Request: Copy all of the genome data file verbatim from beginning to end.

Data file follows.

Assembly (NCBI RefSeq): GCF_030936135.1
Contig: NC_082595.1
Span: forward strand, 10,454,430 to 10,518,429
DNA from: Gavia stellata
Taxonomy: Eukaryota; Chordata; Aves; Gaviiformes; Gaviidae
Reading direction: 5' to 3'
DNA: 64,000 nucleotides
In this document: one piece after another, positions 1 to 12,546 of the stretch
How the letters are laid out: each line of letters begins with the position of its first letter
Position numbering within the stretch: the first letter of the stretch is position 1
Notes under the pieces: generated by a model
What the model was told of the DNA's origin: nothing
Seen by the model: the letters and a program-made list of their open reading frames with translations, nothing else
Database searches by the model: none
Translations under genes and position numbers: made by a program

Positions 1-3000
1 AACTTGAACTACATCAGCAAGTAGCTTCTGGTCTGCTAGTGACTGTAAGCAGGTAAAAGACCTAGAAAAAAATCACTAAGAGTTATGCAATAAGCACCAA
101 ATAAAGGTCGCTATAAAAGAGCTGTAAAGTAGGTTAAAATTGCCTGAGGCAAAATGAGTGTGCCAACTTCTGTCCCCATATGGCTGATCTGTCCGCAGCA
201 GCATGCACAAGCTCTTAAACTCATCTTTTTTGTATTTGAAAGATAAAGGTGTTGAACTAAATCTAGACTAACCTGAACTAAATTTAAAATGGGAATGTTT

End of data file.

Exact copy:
Assembly (NCBI RefSeq): GCF_030936135.1
Contig: NC_082595.1
Span: forward strand, 10,454,430 to 10,518,429
DNA from: Gavia stellata
Taxonomy: Eukaryota; Chordata; Aves; Gaviiformes; Gaviidae
Reading direction: 5' to 3'
DNA: 64,000 nucleotides
In this document: one piece after another, positions 1 to 12,546 of the stretch
How the letters are laid out: each line of letters begins with the position of its first letter
Position numbering within the stretch: the first letter of the stretch is position 1
Notes under the pieces: generated by a model
What the model was told of the DNA's origin: nothing
Seen by the model: the letters and a program-made list of their open reading frames with translations, nothing else
Database searches by the model: none
Translations under genes and position numbers: made by a program

Positions 1-3000
1 AACTTGAACTACATCAGCAAGTAGCTTCTGGTCTGCTAGTGACTGTAAGCAGGTAAAAGACCTAGAAAAAAATCACTAAGAGTTATGCAATAAGCACCAA
101 ATAAAGGTCGCTATAAAAGAGCTGTAAAGTAGGTTAAAATTGCCTGAGGCAAAATGAGTGTGCCAACTTCTGTCCCCATATGGCTGATCTGTCCGCAGCA
201 GCATGCACAAGCTCTTAAACTCATCTTTTTTGTATTTGAAAGATAAAGGTGTTGAACTAAATCTAGACTAACCTGAACTAAATTTAAAATGGGAATGTTT